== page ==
The Notice from the Attorney General’s Office does not apply to information that falls outside the scope of the CCPA, such as real estate records and government vital statistics, but is expected to have a significant impact on various targeted advertising methods .

Publicis Groupe leaves Russia, condemning “unilateral aggression” against Ukraine

French advertising agency Publicis Groupe is canceling all “operations, engagement and investment” in Russia as the invasion of Ukraine enters its third week. Arthur Sadoun, CEO of the agency, commented: “Since the start of the invasion, we have been working for Russia’s exit as we strongly condemn the unilateral aggression against Ukraine.”

After questions arose as to why Publicis Groupe had not exited sooner, the company replied, “We were determined to take the time necessary to come [up] with a solution that was truly people-centric, because our 1,200 employees in Russia are also our employees. The agency will continue to work on a strategy for relocating Russian employees.

Publicis Groupe is not the only company pulling out of Russia, with IPONWEB announcing yesterday that it was in the process of “retreating” from operations and expanding its Berlin Tech Office.

This follows a wave of condemnations from Big Tech as Apple, Google and Meta restricted or suspended their services to control the spread of misinformation.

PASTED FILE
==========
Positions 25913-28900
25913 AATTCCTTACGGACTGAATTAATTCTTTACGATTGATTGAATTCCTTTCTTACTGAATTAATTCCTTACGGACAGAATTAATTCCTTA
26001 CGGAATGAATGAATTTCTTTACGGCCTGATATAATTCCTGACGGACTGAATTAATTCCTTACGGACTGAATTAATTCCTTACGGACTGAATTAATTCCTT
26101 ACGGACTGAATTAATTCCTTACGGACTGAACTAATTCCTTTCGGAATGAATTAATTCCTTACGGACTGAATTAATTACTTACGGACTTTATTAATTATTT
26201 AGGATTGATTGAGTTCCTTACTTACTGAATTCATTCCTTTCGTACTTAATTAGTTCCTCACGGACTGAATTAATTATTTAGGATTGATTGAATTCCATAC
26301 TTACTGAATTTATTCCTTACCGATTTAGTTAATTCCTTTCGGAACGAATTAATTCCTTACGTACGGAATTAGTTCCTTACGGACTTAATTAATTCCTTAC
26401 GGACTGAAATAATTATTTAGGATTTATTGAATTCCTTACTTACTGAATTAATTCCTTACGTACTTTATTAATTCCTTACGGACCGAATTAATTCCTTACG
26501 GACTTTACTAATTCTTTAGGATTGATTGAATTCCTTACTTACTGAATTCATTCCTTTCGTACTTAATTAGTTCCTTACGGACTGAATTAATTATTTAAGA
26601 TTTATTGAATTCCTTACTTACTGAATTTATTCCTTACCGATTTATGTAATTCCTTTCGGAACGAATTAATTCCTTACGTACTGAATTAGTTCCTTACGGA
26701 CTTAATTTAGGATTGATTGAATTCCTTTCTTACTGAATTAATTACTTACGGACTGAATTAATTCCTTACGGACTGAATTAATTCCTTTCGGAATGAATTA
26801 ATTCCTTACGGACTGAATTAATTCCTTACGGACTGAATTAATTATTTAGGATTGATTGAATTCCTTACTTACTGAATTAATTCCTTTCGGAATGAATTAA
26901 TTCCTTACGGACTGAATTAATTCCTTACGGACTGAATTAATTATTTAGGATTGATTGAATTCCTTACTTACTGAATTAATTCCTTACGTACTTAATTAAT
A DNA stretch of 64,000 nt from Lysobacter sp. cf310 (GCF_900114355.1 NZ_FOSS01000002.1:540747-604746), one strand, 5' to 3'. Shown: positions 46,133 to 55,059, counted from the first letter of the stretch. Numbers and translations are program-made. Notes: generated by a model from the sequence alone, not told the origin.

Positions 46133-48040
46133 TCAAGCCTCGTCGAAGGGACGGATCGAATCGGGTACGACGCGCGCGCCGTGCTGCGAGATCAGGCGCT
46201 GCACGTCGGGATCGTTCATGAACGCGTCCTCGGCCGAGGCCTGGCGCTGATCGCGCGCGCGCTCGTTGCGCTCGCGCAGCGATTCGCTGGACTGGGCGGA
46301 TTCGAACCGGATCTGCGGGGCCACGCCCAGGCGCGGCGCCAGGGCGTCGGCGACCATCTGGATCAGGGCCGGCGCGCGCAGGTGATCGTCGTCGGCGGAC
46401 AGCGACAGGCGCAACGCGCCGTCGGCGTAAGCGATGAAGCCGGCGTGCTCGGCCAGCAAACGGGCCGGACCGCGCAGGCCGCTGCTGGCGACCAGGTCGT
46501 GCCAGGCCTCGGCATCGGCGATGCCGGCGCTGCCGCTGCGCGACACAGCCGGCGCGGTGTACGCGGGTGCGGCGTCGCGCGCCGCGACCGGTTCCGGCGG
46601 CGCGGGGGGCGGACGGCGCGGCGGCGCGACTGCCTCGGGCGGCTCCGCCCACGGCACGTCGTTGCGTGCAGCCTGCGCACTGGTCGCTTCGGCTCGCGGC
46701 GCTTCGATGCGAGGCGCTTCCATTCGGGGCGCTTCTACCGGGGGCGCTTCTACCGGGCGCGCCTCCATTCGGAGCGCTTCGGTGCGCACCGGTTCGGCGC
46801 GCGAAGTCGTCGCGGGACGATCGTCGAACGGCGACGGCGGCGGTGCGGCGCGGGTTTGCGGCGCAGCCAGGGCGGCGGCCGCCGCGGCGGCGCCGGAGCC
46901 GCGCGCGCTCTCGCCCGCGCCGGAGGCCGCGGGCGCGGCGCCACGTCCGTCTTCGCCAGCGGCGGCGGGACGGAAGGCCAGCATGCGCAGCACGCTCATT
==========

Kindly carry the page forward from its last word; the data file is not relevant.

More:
An online safety bill to hold social media platforms accountable for harmful content

Leaders of social media companies, such as Facebook and Twitter, could be jailed if they fail to comply with UK regulator Ofcom. The proposed legislation falls under an amended Online Safety Bill, which will give the UK government broad authority to better regulate online content.

The legislation states that senior officials of social media platforms who obstruct Ofcom’s investigations into companies suspected of perpetuating harmful content online could face up to two years in prison. Alternative penalties for companies that breach the bill include fines of 10% of their worldwide turnover and, as a last resort, a ban on operating in the UK.

Harmful content addressed in the bill includes cyberflash, threatening social media messages and fraudulent advertisements, in addition to “legal but harmful” content, such as messages containing racist abuse or promoting political unrest. ‘food. Under the revised bill, social media companies are also required to address harmful content on their platforms and conduct risk assessments to identify the types of harmful content that may appear in the future. Additionally, these companies must state how they would address future instances of harmful content in their terms of service.

The UK government has said news content will remain exempt from these new regulations, to protect freedom of expression. Regardless, the amended bill has raised concerns among civil liberties groups about the government’s power to censor content. This includes criticism from the Open Rights Group, which described the bill as “a festival of foolish, ill-thought-out and dangerous ideas”, in a blog posted Thursday, March 17.

Also in the news:

– The Madtech Podcast: Liz Salway on DNVB; Consumption habits ; and Wal-Mart

– The Progress and Potential of the Metaverse: Q&A with Phil Rowley, Omnicom Media Group

– Affiliate Fraud and Brand Protection: Q&A with Gaurav Sethi, Virus Positive Technologies

About Ricardo Schulte